Industry Viewpoints: Project Managing the Supply Chain

1st June 2017 (Last Updated July 18th, 2018 12:24)

Godson Lomax, Senior Manager, Clinical Trial Materials, talks to CTA to explain the challenges of managing the clinical supply chain

Industry Viewpoints: Project Managing the Supply Chain

In the latest edition of Industry Viewpoints, Clinical Trials Arena sat down with Godson Lomax who’s a senior manager of clinical trial management at a mid-sized pharma company.

Lomax oversees a team that has oversight on manufacturing, packaging, and distributional logistics. In his role, Lomax and his team liaise with clinical operations groups and end design during the execution of clinical trials. It’s a multifunctional group that includes regulatory affairs, clinical trial managers, safety and quality assurance. His role primarily focuses on the management of investigational products.

In this compelling interview, Lomax describes some of the obstacles he faces in what is a wide-ranging role.

Clinical Trials Arena: What is the most challenging aspect when you’re managing differing aspects of the clinical trial process, from a supply chain point of view?

Godson Lomax: Unlike many other companies that have separate departments for different functions (i.e. forecasting, vendor recruitment, etc.), I work with a team that’s primarily responsible for all of it. To that extent, there are a variety of challenges that are all-encompassing. From the onset, we need to have robust enrolment data in order to accurately forecast what the demand is going to be. We need to gather as much information so prospective vendors can bid on a project before we choose the right partner.

It all starts from the forecasting point and there’s always a timeline – the study can’t begin unless the IP is ready and available. The initial pressure is always on us to provide a reasonable idea of what the timeline is going to be for having a product manufactured, packaged and available. So the plans that are made upfront are dependent on when we have a viable protocol, and that includes good enrolment data we can use.

CTA: Explain some of the difficulties you face working within the clinical supply chain?

GL: Well another aspect of project management, as I alluded to previously, is selecting the right vendors. Many vendors have varying strengths and weaknesses so it’s important to ensure they are extremely qualified. Additionally, you have IRT (Interactive Response Technology), which also plays a crucial role in choosing the right partner. It enables you to gather the requirements for the protocol, validate it, launch it, and then monitor the system throughout the lifecycle of the study. So it’s not just the recruitment of the vendors and developing a robust system, you also need to have the experience to program your re-supply algorithms, while ensuring you’re not over exhausting your supplies or shorting out. Imagine if you built the system wrong and you were randomizing your subjects incorrectly – that could have a major impact on your study.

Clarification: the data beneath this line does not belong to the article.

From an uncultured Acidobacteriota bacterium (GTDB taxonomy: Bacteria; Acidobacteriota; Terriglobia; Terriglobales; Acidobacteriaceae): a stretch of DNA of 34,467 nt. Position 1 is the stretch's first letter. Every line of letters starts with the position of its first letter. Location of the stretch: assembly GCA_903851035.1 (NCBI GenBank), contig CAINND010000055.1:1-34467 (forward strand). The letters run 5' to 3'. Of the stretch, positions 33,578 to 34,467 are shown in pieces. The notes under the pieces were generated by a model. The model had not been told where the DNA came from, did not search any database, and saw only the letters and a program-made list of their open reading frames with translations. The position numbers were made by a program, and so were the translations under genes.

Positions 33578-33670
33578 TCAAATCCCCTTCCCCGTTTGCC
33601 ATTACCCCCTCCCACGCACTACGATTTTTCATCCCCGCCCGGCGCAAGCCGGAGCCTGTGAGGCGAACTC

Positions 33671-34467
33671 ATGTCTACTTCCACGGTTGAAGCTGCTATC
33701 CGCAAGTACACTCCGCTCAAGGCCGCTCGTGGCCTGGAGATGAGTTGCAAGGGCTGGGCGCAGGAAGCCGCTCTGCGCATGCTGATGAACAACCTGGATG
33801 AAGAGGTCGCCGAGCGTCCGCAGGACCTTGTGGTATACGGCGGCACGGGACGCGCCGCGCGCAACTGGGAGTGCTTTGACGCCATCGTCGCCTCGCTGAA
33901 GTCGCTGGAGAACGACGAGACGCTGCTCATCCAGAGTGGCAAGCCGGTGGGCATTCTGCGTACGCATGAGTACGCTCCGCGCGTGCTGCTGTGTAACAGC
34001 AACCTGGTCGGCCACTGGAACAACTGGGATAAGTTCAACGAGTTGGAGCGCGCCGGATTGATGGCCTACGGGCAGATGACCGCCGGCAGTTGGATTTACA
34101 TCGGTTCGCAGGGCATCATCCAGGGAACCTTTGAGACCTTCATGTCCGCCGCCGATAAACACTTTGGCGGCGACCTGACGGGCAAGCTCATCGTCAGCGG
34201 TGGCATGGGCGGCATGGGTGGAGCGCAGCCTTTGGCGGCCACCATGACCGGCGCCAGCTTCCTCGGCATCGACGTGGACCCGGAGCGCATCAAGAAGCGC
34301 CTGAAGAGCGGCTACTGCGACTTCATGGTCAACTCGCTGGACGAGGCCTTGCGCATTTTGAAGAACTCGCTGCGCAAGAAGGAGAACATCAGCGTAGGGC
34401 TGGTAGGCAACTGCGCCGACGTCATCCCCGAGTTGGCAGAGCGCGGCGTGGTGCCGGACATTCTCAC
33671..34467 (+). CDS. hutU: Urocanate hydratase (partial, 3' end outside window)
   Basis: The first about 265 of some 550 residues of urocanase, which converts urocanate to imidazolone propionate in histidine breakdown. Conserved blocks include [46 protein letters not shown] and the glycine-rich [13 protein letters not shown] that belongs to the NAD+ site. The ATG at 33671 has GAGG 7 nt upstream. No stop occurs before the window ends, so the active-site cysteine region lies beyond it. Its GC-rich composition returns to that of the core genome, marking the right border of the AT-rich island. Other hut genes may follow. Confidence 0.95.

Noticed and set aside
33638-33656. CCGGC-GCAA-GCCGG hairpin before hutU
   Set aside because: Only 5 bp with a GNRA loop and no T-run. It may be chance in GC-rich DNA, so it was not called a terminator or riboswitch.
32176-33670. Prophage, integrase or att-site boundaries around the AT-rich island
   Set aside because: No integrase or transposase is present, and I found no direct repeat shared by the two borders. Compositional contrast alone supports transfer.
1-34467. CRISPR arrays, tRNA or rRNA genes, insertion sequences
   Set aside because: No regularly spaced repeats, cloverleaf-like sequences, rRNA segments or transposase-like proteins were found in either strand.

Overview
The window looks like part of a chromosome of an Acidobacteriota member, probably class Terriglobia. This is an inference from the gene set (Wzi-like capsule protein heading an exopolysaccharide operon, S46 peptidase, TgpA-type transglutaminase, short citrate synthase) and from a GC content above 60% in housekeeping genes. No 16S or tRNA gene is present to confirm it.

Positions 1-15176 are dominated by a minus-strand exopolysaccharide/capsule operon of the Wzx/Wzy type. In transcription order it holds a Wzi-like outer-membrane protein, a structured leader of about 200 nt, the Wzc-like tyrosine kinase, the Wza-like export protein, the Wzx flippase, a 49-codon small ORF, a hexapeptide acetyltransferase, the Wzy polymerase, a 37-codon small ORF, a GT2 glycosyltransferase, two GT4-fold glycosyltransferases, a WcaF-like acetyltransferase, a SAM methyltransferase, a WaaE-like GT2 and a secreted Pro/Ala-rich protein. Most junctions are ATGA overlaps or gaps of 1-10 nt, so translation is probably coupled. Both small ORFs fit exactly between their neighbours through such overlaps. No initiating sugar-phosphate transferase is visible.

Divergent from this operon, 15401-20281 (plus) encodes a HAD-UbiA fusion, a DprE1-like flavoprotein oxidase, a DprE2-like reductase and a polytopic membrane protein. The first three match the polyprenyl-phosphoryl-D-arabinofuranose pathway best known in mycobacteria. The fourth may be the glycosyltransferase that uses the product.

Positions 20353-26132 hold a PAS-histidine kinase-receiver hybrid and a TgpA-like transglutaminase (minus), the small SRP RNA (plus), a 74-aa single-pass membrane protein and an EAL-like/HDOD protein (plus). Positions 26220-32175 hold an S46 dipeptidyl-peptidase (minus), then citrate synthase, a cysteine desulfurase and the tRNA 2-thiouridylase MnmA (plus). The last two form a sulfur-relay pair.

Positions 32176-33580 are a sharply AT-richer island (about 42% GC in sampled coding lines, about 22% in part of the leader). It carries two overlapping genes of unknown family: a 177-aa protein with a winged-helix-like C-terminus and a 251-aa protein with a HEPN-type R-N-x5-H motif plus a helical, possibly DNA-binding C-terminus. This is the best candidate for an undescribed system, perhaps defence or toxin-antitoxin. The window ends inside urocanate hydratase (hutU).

CTA: What challenges do you face when shipping trial materials?

GL: While shifting products from Point A to Point B in a regional study is much simpler, moving a shipment globally is where things get more complicated. In international shipments, you have think about import/export requirements, the rules and regulations for each country, and timelines. Furthermore, you have to gauge what your buffer levels will be from your depot to the site. This is all the while ensuring your supply chain is uninterrupted, unadulterated, and on time in order for subjects to be dosed.

CTA: When a trial is underway, how do you deal with and manage unforeseen events, such as protocol amendments?

GL: You have to be prepared for changes; nothing is ever static. When it comes to protocol amendments, depending on the magnitude of the change, it may impact your IRT system or even your packaging. In these instances, you always have to change your control process. When there’s a protocol amendment, we create certain systems and processes that give us more leeway to address these changes. For instance, we can have a simple request form that contains key enrolment details. When changes are made in enrolment, they’re noted in that document, and from that point we have to determine what impact that will have on the study, our IRT systems as well as our timelines. So there needs to be a constant flow of information and communication between all parties involved.

CTA: What advice would you give to fellow professionals working in a similar environment?

GL: As what we do is so specialised, there really isn’t a set curriculum you can defer to that will prepare you for this. In many companies, there are certain functions that are separated, for instance, you may have a team that’s solely responsible for IRT systems, or forecasting, and so forth. In our organization it’s different as you have to be well versed in all areas. When managing all aspects of the clinical supply chain, I would say a lot depends on experience, but in a role such as this, you need to have a project management skill set.